The fighters, who had lost comrades and were themselves directly in harm’s way, refused to pull back and demanded “another chance.” It came close to a mutiny and Begin couldn’t overcome the defiance of his own troops. The high regard for him notwithstanding, he failed to impose his considered ruling, which the men on the frontline saw as an admission of defeat.

The looming insubordination in the ranks on April 26 forced Begin to rethink and approve new tactics for April 27.

Luckily for him his chief operations officer, Amichai “Gidi” Paglin, was endowed with rare resourcefulness – evident in the masterminding of such exploits as the bombing of Jerusalem’s King David Hotel and the Acre Prison break.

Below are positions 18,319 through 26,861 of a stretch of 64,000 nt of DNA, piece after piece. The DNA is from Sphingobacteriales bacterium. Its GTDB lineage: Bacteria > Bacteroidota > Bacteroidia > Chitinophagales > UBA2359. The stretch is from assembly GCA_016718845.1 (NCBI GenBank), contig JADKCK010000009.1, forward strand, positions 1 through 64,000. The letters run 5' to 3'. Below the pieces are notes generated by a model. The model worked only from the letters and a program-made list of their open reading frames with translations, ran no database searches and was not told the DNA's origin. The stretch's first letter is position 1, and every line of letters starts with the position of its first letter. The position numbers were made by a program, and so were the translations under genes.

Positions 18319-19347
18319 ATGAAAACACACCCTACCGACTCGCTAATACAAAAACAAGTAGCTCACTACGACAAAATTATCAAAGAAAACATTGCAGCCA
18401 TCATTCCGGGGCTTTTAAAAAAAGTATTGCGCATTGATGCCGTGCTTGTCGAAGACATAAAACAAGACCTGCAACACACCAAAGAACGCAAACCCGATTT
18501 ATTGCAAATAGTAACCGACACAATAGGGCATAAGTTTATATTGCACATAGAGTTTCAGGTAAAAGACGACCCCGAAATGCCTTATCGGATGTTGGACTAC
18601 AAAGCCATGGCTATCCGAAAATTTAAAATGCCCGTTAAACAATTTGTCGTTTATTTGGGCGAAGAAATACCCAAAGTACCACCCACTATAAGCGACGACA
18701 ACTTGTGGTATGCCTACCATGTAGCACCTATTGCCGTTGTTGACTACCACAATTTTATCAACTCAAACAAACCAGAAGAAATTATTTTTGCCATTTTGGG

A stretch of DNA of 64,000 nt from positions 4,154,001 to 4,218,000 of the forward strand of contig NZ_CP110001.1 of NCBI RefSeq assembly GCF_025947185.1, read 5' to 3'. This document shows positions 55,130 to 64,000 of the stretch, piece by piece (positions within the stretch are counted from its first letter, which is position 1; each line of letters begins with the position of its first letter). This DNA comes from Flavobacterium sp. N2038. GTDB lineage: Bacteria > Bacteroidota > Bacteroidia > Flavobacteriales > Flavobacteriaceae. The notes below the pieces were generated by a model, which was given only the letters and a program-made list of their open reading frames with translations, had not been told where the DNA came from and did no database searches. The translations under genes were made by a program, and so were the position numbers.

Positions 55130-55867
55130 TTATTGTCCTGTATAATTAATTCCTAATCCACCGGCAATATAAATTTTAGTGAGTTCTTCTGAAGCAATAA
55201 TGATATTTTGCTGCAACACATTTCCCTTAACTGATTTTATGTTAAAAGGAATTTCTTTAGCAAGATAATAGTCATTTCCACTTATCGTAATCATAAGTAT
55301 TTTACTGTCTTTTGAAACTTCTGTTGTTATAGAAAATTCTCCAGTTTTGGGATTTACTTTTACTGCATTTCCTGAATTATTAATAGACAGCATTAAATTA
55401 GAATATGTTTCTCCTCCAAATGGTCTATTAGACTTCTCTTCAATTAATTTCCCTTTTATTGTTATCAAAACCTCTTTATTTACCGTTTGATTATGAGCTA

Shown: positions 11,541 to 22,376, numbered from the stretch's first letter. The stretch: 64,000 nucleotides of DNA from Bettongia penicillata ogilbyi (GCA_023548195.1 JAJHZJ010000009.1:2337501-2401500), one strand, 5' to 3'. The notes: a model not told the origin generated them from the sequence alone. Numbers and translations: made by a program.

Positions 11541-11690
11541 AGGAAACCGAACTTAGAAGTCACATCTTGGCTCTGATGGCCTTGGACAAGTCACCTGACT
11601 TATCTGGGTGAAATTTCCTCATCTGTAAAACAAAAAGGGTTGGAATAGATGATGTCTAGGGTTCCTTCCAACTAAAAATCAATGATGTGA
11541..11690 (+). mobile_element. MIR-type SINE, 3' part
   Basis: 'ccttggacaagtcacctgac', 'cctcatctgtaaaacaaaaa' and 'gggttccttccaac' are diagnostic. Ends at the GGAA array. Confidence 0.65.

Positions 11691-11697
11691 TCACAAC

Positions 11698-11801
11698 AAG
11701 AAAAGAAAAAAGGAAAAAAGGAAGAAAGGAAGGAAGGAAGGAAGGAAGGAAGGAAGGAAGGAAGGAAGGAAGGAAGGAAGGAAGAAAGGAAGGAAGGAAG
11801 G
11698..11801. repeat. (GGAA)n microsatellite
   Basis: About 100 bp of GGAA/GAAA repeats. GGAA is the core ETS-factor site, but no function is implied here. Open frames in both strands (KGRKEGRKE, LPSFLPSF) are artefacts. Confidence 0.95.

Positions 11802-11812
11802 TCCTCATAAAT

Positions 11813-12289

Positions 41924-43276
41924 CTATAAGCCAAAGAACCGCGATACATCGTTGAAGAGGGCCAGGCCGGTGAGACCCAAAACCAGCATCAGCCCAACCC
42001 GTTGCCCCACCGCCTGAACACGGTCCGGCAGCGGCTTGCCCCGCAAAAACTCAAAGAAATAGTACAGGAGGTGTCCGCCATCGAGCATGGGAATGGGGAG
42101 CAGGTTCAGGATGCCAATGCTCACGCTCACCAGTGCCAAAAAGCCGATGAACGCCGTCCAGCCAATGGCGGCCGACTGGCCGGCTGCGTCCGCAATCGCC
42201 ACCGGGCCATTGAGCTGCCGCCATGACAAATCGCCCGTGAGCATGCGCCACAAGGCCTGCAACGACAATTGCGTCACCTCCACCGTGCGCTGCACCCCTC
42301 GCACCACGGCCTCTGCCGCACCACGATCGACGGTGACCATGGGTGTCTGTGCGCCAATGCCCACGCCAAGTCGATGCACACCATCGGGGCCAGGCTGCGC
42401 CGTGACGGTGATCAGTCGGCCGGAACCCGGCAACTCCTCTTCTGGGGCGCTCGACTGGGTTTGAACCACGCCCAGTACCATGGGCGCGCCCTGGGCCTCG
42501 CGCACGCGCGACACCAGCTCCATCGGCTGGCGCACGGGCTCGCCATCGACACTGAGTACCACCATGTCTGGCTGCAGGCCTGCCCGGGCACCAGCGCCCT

Paglin reckoned that progress through the narrow streets was impossible, so he suggested advancing inside Manshiyeh’s buildings – many of which were attached in long rows – by demolishing interior connecting walls. Wherever movement through open terrain couldn’t be avoided, sandbag barriers would be quickly erected.

In the dead of April 26’s night, thousands of sandbags were filled and moved to the front as were sledgehammers, crowbars, pickaxes and any conceivable masonry-busting implements. The actual attack began next day, in mid-afternoon. This time it worked and Arab fortifications crumbled, despite unstinting British assistance. By early daylight on April 28 Israel’s flag was hoisted over the terrifying Hassan Bek Mosque. Manshiyeh was in Irgun hands.

At that point the foremost lesson of April 26 became self-evident: willpower can conquer all odds.